10. Jiwattanakulpaisarn, Piyapong & Noland, Robert B. & Graham, Daniel J., 2010. "Causal linkages between highways and sector-level employment," Transportation Research Part A: Policy and Practice, Elsevier, vol. 44(4), pages 265-280, May.
    11. Innes, Judith E. & Gruber, Judith, 2005. "Planning Styles in Conflict: The Metropolitan Transportation Commission," University of California Transportation Center, Working Papers qt6pf9k6sk, University of California Transportation Center.
    12. Lem, Lewison Lee, 1997. "Dividing the Federal Pie," University of California Transportation Center, Working Papers qt4kn7q09p, University of California Transportation Center.
    13. Proost, Stef & Dunkerley, Fay & Borger, Bruno De & Gühneman, Astrid & Koskenoja, Pia & Mackie, Peter & Loo, Saskia Van der, 2011. "When are subsidies to trans-European network projects justified?," Transportation Research Part A: Policy and Practice, Elsevier, vol. 45(3), pages 161-170, March.
    Full references (including those not matched with items on IDEAS)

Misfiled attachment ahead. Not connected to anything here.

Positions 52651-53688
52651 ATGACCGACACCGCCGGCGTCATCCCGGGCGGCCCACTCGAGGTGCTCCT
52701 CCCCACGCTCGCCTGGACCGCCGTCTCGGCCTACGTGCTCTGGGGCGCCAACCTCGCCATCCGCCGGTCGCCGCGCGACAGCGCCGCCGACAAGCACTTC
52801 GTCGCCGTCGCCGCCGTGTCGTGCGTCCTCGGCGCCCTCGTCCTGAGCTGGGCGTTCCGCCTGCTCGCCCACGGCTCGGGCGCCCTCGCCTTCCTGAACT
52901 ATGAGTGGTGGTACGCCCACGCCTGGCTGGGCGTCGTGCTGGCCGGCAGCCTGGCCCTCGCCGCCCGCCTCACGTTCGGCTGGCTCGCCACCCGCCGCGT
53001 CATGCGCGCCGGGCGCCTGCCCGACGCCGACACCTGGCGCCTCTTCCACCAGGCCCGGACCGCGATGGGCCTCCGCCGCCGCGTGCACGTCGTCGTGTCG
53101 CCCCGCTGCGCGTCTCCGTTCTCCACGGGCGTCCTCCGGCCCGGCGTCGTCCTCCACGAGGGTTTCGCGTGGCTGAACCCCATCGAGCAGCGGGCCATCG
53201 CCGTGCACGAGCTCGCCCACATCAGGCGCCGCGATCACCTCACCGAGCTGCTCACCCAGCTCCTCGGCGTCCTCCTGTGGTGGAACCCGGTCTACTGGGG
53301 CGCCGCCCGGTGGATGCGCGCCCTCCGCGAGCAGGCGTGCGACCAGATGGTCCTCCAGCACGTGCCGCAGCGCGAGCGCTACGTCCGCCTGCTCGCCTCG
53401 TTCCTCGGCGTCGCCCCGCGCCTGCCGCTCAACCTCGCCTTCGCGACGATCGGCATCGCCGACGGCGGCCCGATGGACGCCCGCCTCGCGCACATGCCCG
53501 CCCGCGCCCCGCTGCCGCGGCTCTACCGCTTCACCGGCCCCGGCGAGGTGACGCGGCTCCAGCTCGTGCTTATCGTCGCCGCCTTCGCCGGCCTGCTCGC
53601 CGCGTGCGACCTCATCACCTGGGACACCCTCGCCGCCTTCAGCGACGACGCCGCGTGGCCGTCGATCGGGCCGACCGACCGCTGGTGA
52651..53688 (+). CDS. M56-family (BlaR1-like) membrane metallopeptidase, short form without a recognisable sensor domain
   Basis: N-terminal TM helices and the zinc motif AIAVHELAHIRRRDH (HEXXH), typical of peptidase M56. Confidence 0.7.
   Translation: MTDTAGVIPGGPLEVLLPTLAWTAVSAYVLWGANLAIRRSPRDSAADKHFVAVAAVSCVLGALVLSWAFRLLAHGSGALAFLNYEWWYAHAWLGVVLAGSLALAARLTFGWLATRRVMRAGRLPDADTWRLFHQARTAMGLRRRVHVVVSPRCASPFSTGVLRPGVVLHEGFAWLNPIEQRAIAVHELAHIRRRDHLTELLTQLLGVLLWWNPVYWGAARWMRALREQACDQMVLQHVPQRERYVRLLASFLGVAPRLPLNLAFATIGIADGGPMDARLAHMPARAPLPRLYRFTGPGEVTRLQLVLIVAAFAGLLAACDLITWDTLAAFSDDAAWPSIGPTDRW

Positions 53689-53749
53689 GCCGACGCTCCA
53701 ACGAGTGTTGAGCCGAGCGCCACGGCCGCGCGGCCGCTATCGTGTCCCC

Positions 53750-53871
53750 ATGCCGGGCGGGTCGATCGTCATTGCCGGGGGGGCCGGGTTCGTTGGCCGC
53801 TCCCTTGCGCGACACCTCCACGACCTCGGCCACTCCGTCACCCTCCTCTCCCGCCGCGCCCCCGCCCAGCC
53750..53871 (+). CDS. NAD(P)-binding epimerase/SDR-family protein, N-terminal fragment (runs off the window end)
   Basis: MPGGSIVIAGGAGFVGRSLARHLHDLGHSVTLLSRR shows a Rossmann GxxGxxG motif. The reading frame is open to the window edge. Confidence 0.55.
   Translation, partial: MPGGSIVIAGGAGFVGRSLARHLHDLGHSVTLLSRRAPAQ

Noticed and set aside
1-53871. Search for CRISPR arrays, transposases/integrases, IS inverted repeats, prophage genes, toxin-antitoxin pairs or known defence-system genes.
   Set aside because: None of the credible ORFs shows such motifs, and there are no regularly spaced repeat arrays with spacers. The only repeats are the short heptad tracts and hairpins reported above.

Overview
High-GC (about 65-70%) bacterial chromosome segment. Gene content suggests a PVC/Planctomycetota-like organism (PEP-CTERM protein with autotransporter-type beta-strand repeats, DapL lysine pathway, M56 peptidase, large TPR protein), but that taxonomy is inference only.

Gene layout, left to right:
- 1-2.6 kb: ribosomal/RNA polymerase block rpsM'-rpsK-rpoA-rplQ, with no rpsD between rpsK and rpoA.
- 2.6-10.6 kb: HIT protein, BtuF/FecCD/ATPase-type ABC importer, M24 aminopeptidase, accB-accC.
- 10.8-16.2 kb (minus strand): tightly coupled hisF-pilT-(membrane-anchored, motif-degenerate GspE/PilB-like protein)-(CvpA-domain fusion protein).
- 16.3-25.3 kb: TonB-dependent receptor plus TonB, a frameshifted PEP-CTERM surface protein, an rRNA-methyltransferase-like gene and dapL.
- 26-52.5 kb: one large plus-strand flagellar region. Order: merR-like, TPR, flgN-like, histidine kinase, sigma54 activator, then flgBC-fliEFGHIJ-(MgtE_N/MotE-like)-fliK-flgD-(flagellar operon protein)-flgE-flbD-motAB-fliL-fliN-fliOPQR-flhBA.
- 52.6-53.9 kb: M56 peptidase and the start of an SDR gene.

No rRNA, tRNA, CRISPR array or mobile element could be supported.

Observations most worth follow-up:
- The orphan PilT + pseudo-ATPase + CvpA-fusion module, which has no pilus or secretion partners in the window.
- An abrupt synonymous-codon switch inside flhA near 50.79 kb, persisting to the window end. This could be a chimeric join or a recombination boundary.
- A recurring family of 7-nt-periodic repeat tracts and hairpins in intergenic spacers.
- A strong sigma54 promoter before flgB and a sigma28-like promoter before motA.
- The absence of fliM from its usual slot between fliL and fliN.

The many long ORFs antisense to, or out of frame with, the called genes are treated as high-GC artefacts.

This item is not listed on Wikipedia, on a reading list or among the top items on IDEAS.

    When requesting a correction, please mention this item's handle: RePEc:eee:transa:v:46:y:2012:i:8:p:1328-1342. See general information about how to correct material in RePEc.

    For technical questions regarding this item, or to correct its authors, title, abstract, bibliographic or download information, contact: (Dana Niculescu)

    If you have authored this item and are not yet registered with RePEc, we encourage you to do it here. This allows to link your profile to this item. It also allows you to accept potential citations to this item that we are uncertain about.

    If references are entirely missing, you can add them using this form.

    If the full references list an item that is present in RePEc, but the system did not link to it, you can help with this form.

    If you know of missing items citing this one, you can help us creating those links by adding the relevant references in the same way as above, for each refering item. If you are a registered author of this item, you may also want to check the "citations" tab in your profile, as there may be some citations waiting for confirmation.

    Please note that corrections may take a couple of weeks to filter through the various RePEc services.

    This information is provided to you by IDEAS at the Research Division of the Federal Reserve Bank of St. Louis using RePEc data.